Kyle Jaeger, in a Marijuana Moment article last week discussing answers to a drug war question from a March Cato Institute poll, suggests that a substantial percentage of libertarians, even higher than among liberals, support continuing the drug war. Yet, when you look at the poll question at issue, a much different alternative interpretation becomes evident.
Here is how Jaeger presents his analysis of self-identified libertarians’ answer to the poll question:
Interestingly, people who self-identify as libertarian were ten percentage points less likely to support decriminalization (59 percent) than Democrats, despite the hands-off policy fitting squarely within a libertarian ideology. Those most aligned with Cato Institute’s libertarian perspective are even less embracive of lifting criminal penalties for drug offenses than are respondents who identified themselves as very liberal, with 75 percent of that group in favor.
Here is the drug war poll question (question number 45 in the poll):
Would you favor or oppose re-categorizing drug offenses from felonies to civil offenses, meaning they would be treated like minor traffic violations rather than crimes?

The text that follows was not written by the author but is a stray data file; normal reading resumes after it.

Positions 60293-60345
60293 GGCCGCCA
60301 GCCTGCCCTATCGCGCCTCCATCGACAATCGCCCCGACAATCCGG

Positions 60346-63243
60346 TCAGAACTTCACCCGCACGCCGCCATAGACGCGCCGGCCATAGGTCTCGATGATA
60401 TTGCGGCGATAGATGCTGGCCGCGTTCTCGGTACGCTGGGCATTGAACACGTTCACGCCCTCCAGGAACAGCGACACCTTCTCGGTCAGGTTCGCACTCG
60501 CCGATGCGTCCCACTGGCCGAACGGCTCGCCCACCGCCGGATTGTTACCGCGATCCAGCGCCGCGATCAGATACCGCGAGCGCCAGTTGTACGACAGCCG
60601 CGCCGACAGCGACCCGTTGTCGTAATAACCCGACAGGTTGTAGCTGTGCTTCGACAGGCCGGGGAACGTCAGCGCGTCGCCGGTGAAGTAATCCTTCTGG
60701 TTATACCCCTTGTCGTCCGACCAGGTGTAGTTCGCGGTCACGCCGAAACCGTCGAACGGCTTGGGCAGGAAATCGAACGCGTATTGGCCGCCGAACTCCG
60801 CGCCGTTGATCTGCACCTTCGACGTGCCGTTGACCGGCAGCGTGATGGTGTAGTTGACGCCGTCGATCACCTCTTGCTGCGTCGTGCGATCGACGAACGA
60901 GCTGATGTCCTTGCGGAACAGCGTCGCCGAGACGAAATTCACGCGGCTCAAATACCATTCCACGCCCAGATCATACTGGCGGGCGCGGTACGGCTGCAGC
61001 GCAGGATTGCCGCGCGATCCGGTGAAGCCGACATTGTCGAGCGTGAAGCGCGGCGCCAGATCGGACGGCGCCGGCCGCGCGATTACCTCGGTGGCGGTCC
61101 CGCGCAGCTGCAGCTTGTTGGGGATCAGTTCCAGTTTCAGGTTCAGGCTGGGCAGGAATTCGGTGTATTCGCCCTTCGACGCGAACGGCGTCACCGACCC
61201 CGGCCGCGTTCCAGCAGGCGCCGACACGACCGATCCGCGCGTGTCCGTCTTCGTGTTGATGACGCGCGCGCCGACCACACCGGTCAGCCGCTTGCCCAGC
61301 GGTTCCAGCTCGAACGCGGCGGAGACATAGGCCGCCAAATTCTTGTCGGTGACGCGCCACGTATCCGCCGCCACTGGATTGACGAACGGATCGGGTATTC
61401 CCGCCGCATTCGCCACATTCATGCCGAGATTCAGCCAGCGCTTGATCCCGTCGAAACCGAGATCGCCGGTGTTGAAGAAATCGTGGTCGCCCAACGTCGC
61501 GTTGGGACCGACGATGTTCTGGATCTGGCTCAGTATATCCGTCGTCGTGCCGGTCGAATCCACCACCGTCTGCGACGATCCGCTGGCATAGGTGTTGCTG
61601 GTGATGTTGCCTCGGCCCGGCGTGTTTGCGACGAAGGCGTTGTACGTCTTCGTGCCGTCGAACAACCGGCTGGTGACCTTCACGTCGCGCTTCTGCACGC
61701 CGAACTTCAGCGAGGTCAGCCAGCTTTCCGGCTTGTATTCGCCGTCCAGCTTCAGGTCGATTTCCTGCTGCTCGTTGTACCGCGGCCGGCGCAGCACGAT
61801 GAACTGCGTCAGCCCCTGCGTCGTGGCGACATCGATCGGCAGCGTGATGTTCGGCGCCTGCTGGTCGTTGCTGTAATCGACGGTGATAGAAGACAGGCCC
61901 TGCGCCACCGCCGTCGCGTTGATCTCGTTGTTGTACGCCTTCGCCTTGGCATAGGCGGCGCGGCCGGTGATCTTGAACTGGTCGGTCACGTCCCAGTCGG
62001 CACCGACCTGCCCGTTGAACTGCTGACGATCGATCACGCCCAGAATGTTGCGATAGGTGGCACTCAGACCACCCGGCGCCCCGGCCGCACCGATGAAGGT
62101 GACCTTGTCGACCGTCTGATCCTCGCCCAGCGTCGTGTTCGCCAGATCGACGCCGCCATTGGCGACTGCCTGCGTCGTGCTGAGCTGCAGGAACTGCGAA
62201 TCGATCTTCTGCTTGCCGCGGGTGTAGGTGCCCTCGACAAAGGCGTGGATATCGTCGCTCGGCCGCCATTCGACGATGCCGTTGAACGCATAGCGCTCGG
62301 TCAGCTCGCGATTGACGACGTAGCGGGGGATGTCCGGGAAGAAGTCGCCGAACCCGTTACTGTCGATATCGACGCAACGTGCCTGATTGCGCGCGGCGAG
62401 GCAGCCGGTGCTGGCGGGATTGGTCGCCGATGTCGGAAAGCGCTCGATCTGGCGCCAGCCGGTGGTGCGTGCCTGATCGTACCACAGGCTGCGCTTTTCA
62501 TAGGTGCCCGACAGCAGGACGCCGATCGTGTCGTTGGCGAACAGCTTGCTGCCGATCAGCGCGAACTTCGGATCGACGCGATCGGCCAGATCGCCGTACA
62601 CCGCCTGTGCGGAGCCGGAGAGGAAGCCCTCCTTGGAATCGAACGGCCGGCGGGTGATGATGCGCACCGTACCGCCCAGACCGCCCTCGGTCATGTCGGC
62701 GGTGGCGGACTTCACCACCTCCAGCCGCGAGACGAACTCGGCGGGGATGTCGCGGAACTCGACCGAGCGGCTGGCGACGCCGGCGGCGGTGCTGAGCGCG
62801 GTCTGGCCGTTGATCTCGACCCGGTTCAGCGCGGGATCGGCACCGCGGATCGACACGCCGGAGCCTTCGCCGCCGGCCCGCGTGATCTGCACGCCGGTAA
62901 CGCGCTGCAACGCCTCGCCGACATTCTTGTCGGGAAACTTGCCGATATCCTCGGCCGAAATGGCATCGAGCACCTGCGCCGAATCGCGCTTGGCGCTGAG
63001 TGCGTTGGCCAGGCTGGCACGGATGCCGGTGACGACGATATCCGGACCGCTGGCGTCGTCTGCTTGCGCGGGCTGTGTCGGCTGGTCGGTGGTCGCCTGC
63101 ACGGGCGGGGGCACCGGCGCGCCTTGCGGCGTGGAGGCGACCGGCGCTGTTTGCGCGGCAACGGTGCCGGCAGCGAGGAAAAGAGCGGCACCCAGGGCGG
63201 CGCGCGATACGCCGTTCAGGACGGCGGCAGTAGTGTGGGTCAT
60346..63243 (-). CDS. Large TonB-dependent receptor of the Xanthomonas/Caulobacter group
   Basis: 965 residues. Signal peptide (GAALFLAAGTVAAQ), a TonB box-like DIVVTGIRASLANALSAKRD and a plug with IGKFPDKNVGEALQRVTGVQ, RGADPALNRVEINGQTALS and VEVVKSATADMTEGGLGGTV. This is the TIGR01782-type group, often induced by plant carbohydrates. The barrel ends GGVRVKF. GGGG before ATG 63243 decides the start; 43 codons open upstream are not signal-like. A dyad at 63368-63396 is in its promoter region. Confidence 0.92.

Libertarians support eliminating prohibition — adopting a truly hands-off policy. In contrast, the poll question’ proposal that Jaeger calls supportive of a “hands-off policy fitting squarely within a libertarian ideology” calls for treating drug offenses as “civil offenses, meaning they would be treated like minor traffic violations.”
Presented in a poll with this drug war roll back option that falls far short of the libertarian approach, many libertarians would react negatively. “I don’t want to just moderate prohibition,” many would think, “I want to end prohibition.”
It does not follow that self-identified libertarians responding negatively to the poll question, as Jaeger wrote, do not support “lifting criminal penalties for drug offenses.” Instead, they likely responded negatively because they think the question’s proposed legal change that keeps prohibition in place does not go far enough.
Reprinted with permission from the Ron Paul Institute for Peace and Prosperity.